Background references describing low-density aerogels include: U.S. Pat. Nos. 4,150,101; 5,313,485; 5,601,938; 6,296,678; 6,485,805; and 7,005,181; U.S. Published Patent Applications Nos. 2003/0022389; 2004/0029982; 2004/0159849; 2005/0064279; 2005/0131163; 2006/0116463; and foreign references EP 884376; JP 09202610; JP 2000265390; JP 2001072408; WO 2004/009673; and WO 2005/045977.
The present invention overcomes the problems outlined above and provides new processes in the production of gels. The process yields highly desirable low density, high surface area ramified fractal aggregate gels, while completely avoiding the time consuming and difficult solvent removal steps of the prior art. Broadly speaking, the methods of the invention comprise providing, in an enclosed chamber, a mixture made up of a plurality of particles of material suspended in a gas. The particles should have an average radius (a) of up to about 50 nm, while the aerosol should have a volume fraction (fv) of at least about 10−4. As used herein, “average radius” refers to the average radius of the particles of material in the chamber at a time prior to aggregation. “Volume fraction” refers to the volume of the solid particles in the chamber divided by the volume of the gas therein. For example, in methods involving explosive formation of the mixtures, the average radius and volume fraction would be, respectively, the average radius of the particles at the instant after the explosion, and the volume fraction at that same instant.
In more preferred aspects of the process, the particles are allowed to aggregate under essentially quiescent conditions in the chamber. Although variable depending upon the nature of the particles in the chamber, generally the quiescent aggregation period should be at least about 10 minutes, for example, from about 10 minutes to 2 hours. In order to achieve the most rapid gel formation, the particles in the mixture should have an average radius of up to about 20 nm, and more preferably up to about 10 nm. The particles of material can be essentially pure (i.e., only a single material), or the particles can be made up of different materials. Particularly good results are obtained when the particles are of carbon-containing materials such as particles derived from a C2-C12 hydrocarbon, or more preferable a C2-C8 hydrocarbon.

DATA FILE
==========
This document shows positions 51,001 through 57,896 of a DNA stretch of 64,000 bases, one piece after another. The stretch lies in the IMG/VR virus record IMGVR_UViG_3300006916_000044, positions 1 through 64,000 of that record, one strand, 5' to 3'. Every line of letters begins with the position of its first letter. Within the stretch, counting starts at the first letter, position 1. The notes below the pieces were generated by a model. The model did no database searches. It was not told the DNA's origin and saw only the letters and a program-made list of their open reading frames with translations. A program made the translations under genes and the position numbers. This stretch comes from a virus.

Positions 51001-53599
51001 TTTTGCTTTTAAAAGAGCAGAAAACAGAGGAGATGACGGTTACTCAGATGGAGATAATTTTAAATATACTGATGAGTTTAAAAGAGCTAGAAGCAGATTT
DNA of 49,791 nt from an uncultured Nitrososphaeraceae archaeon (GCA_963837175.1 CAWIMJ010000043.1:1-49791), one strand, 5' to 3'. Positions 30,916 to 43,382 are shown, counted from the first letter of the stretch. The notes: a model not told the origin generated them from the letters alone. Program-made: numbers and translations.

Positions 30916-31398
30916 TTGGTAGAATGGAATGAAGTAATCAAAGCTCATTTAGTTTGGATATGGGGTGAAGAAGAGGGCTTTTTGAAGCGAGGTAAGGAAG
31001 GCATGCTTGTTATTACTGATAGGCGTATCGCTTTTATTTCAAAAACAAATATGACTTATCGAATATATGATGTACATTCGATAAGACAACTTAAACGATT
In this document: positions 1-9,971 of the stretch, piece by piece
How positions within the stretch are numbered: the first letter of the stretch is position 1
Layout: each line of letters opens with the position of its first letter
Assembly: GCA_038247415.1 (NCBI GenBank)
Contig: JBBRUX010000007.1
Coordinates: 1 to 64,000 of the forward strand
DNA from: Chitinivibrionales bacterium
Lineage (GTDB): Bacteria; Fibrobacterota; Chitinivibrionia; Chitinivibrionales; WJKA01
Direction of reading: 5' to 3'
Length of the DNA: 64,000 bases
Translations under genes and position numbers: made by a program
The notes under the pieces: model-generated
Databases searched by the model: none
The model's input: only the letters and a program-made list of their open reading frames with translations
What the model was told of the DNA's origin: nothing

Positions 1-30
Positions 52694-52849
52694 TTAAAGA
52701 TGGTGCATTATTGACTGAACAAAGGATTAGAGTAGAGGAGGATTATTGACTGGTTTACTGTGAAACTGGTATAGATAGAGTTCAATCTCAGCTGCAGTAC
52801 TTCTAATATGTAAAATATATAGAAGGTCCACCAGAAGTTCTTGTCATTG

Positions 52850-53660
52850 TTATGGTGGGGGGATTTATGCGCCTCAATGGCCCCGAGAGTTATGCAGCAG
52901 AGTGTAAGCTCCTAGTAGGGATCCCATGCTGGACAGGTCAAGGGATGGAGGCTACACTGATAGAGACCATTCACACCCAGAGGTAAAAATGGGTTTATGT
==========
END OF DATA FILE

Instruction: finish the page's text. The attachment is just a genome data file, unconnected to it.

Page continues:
The most preferred technique for mixture formation involves explosive generation thereof in the chamber, typically as an aerosol. This is accomplished by providing in the chamber an explosive mixture made up of the precursor to the particles of material and oxygen (pure oxygen or an oxygen-containing mixture such as air). At this point the explosive mixture is ignited, for example by generation of a spark within the chamber. Inasmuch as the preferred process involves explosive generation of a gas-particle aerosol, followed by aggregation of the particles, the resultive product can sometimes be referred to as “aerosol gels.”
The invention also relates to new compositions of matter having extremely low densities. Indeed, in accordance with the invention, compositions of matter can be produced having densities below 3.0 mg/cc, more preferably from about 2.1 to less than 3.0 mg/cc, and most preferably from about 2.1-2.9 mg/cc, lower than any previously recorded solid and/or non-naturally occurring material. These compositions preferably include a fraction which is not silicon dioxide, and are advantageously entirely free of silicon dioxide. In one embodiment, the compositions comprise less than about 25% by weight silicon dioxide, more preferably less than about 10% by weight silicon dioxide, and most preferably less than about 1% by weight silicon dioxide. In another embodiment, the compositions preferably include a non-silicon dioxide fraction, more preferably consist essentially of material different than silicon dioxide, and most preferably are entirely free of silicon dioxide. The compositions are normally in the form of a ramified fractal aggregate and may have BET surface areas in the range of from about 100-400 m2/g. In addition, the products hereof exhibit a unique electrical conductivity, i.e., the solid products have an electrical conductivity which is proportional to the square of the densities thereof. This is exhibited by compressing the products to alter the conductivities thereof in a quadratic fashion.